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Version Control Systems

There are quite a few revision control systems available these days. For open source people CVS is no longer the only game in town as it was for quite a long time after it launched in 1990. Subversion’s goal was to be a better CVS however distributed version control systems have inherent advantages and becoming more common.

I think an inflection point in revision control systems was when the Linux kernel development changed from Bitkeeper. Linus Torvalds implemented the first version of Git, Matt Mackall created Mercurial and in parallel at around the same time Bazaar was created by Canonical which is heavily used in the Ubuntu Community. There are some good comparisons of the strengths and weaknesses of each. FLOSS Weekly, the audio podcast, has covered both Git (twice) and Mercurial.

The most popular free hosting sites allow the use of different tools. Sometimes supplementary tools like GUI interfances or tools like github-cli (command line github.com issue tracker API access) can make a big difference in adoption rates for some coding groups.

Coders, what version control systems do you prefer and why? Sysadmins, when you need to look at source code what version control systems do you find projects most frequently use?

Close your Windows: Open Ubuntu

Why do most people use Windows as our computer operating system? Windows is used by 88% of computer users as their operating system , MacIntosh is 6%, iOs 3%, Java ME 1%, Android 1%, and Linux is 1% according the latest figures from http://www.realtimestats.com/. Link http://marketshare.hitslink.com/operating-system-market-share.aspx?spider=1&qprid=8. Windows definitely has an operating system monopoly with no competitor even close. Unfortunately most software manufacturers simply give few non-linux interoperability and support options.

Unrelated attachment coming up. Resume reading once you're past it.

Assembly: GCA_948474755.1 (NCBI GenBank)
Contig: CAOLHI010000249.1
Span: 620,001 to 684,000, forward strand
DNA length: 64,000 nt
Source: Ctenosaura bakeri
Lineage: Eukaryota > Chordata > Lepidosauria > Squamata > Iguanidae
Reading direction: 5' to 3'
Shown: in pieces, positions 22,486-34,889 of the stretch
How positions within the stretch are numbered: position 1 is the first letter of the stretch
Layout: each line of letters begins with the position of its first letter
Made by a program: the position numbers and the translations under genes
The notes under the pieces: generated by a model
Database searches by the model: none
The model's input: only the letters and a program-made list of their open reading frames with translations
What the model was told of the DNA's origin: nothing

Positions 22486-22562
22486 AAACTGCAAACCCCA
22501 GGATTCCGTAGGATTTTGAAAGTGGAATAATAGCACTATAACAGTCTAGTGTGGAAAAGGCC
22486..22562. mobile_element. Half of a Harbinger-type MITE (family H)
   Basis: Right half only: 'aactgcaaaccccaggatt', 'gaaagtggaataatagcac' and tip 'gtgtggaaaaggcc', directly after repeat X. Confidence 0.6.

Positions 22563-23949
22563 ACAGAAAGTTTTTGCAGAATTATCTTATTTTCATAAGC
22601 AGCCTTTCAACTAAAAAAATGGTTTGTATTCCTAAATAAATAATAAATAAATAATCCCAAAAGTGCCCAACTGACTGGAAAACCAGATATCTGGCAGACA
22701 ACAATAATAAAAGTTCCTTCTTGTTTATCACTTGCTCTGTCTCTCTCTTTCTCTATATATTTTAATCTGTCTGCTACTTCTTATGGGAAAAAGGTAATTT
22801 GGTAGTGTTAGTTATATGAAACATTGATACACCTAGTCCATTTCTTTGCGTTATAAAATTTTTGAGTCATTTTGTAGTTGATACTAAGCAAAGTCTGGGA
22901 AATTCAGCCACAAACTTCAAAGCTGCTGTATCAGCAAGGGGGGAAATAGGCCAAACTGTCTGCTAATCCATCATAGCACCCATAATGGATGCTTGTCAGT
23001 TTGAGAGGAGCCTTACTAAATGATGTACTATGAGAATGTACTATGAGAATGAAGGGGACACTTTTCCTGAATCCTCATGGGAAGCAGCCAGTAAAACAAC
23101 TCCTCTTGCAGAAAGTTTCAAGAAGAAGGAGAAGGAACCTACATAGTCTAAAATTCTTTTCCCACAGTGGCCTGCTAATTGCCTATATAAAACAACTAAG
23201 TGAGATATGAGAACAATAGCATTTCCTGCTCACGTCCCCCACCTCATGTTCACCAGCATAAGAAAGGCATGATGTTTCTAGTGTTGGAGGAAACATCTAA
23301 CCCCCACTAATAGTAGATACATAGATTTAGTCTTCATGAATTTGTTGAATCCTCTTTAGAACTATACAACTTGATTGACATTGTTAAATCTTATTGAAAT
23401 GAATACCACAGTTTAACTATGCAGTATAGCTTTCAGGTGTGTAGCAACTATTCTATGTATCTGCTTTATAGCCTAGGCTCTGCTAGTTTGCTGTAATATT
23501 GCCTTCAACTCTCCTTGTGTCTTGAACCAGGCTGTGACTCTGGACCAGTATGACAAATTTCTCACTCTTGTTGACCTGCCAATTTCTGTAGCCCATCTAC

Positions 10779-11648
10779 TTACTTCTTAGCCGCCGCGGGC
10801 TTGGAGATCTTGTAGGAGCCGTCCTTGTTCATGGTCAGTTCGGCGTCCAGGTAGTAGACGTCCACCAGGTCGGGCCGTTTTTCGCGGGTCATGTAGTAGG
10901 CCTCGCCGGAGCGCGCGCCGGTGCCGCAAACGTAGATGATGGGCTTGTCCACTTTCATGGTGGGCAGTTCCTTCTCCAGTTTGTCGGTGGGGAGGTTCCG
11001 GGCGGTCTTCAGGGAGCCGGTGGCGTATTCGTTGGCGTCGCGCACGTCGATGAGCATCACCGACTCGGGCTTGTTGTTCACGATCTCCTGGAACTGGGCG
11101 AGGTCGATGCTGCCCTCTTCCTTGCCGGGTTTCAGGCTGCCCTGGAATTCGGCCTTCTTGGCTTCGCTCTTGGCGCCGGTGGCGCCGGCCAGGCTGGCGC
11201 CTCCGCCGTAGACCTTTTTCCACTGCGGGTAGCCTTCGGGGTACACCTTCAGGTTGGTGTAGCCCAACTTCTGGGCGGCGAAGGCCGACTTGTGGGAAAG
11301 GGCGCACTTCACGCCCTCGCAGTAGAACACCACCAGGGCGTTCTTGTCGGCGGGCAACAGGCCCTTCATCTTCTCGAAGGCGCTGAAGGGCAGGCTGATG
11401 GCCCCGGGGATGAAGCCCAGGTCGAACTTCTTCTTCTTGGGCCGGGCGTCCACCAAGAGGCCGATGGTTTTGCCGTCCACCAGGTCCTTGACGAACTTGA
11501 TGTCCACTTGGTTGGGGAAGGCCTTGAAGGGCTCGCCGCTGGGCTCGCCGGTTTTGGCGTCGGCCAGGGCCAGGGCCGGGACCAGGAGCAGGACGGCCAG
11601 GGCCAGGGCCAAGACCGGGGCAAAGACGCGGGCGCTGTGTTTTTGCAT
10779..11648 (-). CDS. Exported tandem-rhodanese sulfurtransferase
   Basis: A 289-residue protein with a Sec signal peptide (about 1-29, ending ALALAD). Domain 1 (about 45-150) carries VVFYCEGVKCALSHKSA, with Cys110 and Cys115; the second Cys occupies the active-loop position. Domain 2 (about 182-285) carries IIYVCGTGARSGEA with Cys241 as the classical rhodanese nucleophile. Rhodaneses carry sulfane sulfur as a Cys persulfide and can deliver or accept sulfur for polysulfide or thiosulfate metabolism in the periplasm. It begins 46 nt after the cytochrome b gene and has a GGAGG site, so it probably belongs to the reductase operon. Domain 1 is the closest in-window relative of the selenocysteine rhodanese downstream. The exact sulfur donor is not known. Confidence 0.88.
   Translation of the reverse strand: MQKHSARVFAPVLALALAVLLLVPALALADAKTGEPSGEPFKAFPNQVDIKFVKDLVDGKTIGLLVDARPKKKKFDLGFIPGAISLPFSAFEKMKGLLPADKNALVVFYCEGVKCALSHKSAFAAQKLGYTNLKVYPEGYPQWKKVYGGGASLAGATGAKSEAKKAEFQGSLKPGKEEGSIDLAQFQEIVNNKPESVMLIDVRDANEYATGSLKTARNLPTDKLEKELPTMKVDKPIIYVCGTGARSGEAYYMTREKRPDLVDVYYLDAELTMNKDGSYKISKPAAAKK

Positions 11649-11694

I believe Ubuntu is a good alternative choice and is much cheaper. Ubuntu is a very popular Linux distribution. Linux is very much winning on servers and phones, even over former market leader Apple with their iPhone.

Mark Shuttleworth recently said at the Ubuntu Developer Summit in Budapest, Hungary on May 5, 2011 ÔÇťBring free software to widest possible audienceÔÇŁ. He also wants 200 million new users in 4 years.

To start using Ubuntu please download ubuntu.com/download, and receive Ubuntu support and assistance you are on your way from moving away from Windows. I’m a member of Berkeley LUG and we give out many copies Ubuntu or Ubuntu distros as we can to meeting attendees on a volunteer basis.

1) You will never pay money for an upgrade of Windows or Mac OSX. Not only is it “much cheaper” but by percentage technically it is infinitely cheaper!

2) Users will probably never get another computer virus

3) You won’t have to buy Spy ware

4) No need to deal with licensing fees for computer software. But M$ Office is a major revenue cow for their company. Open Office now Libre Office is a real threat. libreoffice.org.

5) Anyone can legally share free software with co-workers and friends that are big bonuses.

6) Older computers and equipment work well with Ubuntu

7) Fewer hardware upgrades, but Moore’s Law marches on and everyone can benefit from faster hardware.

8) You don’t need automatic updates. As initially configured during installation automatic updates are turned on in Ubuntu.

9) Easy to have quick upgrades with Linux — Some say too quick.

10) Ubuntu will have fewer computer bugs

11) Open standards mean there is compatibility across open platforms

12) Linux will never go out of business because it’s not owned by one company